MOLECULAR REGULATION OF LRAT AND CYP26 IN LIVER

Project: Research project

Description

Retinoic acid and related retinoids are potent hormone-like ligand for two families of ligand-activated nuclear receptors, RAR and RXR. Retinoic acid is synthesized from vitamin A precursors in a variety of cells where it potentially acts in situ to induce gene expression, control growth, and promote normal cellular differentness. These actions make retinoids a great interest in situ chemoprevention of cancer. Despite many advances in retinoid receptor biology, our understanding of the factors that regulate endogenous retinoid concentrations has lagged behind. Understanding the production and catabolism of retinoids is critical to understanding their receptor-mediated actions. The central hypothesis to be tested is that two liver microsomal enzymes - lecithin: retinol acyltransferase, LRAT, and cytochrome P450RA1, or CYP26- serve as key regulators of Retinoic acid biosynthesis and catabolism, respectively. Recently we have cloned LRAT cDNA from rat and mouse liver. Preliminary studies are presented in which LRAT and CYP26 gene expression was strongly regulated in liver, both actually by exogenous retinoids and chronically by dietary vitamin A. To critically test our hypothesis we will conduct 4 specific aims. In aim 1 we will examine retinoid- and diet- induced differences in LRAT and CYP26 gene expression and retinoid metabolism in intact rats. In aim 2 we will investigate which liver cell types express LRAT and CYP26 and further test our model of retinoid metabolism in hepatocytes and stellate cells. In aim 3, we will sequence the homologous cDNA for human liver LRAT and conduct molecular studies of LRAT and CYP26 expression in normal and diseased liver specimens available from the Liver Tissue Procurement and Distribution System (LTPADS). In aim 4, we will study the 5' regulatory regions of the LRAT and CYP26 genes to determine the molecular basis for their responsiveness to Retinoic acid in liver. By investigating both LRAT and CYP26 simultaneously we expect to obtain novel insights into the molecular and cell-type specific regulation of Retinoic acid biosynthesis and degradation. This information could shed new light on the endogenous factors that control the availability of Retinoic acid in tissues and plasma which, in turn, are likely to affect Retinoic acid's anticarcinogenic potential.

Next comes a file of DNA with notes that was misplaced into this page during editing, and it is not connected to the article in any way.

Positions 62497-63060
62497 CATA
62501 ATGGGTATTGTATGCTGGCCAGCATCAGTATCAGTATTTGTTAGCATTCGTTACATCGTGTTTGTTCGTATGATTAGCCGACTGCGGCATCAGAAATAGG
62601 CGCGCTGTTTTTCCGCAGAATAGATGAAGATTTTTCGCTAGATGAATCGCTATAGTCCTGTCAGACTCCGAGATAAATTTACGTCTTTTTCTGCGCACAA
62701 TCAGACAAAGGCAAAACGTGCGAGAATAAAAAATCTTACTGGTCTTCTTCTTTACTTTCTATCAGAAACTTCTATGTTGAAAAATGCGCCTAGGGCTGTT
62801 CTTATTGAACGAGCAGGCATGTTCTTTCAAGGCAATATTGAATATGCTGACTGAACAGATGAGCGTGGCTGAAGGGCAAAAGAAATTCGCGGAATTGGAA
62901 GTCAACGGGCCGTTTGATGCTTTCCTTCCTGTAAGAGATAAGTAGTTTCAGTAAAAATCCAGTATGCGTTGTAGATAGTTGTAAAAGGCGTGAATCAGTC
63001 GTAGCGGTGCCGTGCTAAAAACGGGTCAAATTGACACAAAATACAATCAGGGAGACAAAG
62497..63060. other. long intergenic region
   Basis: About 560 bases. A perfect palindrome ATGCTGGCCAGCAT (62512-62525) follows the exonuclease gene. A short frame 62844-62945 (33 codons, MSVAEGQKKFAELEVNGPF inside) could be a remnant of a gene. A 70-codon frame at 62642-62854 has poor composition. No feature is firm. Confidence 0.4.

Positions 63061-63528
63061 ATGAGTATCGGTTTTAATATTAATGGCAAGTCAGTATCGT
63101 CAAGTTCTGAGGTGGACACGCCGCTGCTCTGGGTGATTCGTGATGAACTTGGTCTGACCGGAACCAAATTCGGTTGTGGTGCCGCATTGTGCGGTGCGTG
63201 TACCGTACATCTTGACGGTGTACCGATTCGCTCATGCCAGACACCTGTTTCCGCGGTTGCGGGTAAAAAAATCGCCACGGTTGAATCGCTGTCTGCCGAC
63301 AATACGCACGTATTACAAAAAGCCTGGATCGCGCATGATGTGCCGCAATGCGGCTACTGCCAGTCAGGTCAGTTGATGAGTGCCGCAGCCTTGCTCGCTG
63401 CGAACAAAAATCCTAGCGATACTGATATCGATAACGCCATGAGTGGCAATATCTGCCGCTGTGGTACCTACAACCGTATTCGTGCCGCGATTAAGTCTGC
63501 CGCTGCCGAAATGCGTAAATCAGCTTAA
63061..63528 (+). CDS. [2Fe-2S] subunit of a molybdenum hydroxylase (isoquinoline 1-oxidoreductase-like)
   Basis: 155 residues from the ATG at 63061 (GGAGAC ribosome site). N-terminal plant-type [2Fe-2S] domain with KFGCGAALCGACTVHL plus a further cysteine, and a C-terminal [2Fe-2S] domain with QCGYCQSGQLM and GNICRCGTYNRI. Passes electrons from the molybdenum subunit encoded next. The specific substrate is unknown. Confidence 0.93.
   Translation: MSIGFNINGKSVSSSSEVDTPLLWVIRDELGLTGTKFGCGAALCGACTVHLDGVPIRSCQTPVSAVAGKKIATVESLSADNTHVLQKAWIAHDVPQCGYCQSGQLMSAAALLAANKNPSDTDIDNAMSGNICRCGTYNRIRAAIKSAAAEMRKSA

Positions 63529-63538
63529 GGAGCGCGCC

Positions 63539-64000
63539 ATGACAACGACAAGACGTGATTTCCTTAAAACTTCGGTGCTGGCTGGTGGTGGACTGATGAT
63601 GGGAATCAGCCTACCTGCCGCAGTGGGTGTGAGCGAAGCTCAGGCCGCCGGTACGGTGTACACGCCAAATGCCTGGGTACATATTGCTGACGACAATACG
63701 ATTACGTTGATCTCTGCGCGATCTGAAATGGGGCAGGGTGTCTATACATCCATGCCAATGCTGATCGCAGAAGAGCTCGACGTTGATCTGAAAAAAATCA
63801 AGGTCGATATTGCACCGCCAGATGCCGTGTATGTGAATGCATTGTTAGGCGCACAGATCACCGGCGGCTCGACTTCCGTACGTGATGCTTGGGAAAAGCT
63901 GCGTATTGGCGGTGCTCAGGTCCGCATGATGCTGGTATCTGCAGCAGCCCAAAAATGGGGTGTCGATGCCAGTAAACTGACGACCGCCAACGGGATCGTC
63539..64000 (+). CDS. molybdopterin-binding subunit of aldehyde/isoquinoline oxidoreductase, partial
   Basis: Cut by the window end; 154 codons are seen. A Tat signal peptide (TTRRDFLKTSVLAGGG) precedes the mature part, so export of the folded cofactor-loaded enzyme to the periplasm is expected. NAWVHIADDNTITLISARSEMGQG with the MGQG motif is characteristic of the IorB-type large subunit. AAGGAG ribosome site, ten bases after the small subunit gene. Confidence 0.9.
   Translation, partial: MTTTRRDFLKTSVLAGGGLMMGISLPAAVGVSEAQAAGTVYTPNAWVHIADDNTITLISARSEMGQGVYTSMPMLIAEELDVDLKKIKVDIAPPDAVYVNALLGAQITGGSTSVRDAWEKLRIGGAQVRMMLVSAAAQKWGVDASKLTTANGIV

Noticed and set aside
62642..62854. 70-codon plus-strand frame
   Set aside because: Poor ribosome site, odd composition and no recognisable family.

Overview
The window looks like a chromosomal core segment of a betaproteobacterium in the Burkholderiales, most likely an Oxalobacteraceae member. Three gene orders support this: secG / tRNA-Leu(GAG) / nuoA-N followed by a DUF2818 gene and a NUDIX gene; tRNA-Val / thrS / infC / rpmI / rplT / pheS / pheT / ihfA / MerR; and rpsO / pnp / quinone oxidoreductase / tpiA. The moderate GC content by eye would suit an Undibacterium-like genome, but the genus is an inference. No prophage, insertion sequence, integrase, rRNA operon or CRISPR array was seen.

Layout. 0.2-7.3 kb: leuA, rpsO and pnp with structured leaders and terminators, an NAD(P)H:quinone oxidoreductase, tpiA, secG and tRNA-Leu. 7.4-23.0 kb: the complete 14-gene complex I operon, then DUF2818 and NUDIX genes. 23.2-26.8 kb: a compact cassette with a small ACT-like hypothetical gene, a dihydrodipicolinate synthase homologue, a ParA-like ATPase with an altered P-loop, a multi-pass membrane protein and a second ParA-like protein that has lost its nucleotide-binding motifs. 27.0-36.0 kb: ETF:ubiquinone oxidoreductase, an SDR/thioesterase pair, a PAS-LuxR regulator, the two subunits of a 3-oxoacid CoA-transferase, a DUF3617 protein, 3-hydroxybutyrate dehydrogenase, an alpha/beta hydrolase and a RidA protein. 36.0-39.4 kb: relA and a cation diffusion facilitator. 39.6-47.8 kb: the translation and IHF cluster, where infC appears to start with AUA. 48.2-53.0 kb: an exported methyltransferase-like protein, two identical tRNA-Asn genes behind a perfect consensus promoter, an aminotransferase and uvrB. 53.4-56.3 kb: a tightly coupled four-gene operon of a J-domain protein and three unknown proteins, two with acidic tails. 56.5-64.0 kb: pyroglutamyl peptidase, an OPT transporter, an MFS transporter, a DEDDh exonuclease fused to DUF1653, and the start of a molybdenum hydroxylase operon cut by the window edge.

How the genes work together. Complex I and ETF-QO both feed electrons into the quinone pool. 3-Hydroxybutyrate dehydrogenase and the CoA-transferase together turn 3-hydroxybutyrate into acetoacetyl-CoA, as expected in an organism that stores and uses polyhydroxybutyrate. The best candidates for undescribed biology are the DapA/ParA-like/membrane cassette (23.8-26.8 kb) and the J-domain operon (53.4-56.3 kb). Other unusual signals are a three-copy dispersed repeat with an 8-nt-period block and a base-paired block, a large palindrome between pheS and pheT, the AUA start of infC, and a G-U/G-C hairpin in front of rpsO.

StatusFinished
Effective start/end date9/1/014/30/15

Funding

  • National Institutes of Health: $254,419.00
  • National Institutes of Health: $282,105.00
  • National Institutes of Health: $273,412.00
  • National Institutes of Health: $281,339.00
  • National Institutes of Health: $250,417.00
  • National Institutes of Health: $235,407.00
  • National Institutes of Health: $273,167.00
  • National Institutes of Health: $264,811.00
  • National Institutes of Health: $235,448.00
  • National Institutes of Health: $282,083.00

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Tretinoin
Retinoids
Liver
Lung
Vitamin A
Esters
Chemoprevention
Gene Expression
Complementary DNA
Ligands
Tissue and Organ Procurement
Lung Diseases
Hormones
Nucleic Acid Regulatory Sequences
Diet
Tissue Distribution
Cytochromes
Cytoplasmic and Nuclear Receptors
Sequence Homology
Enzymes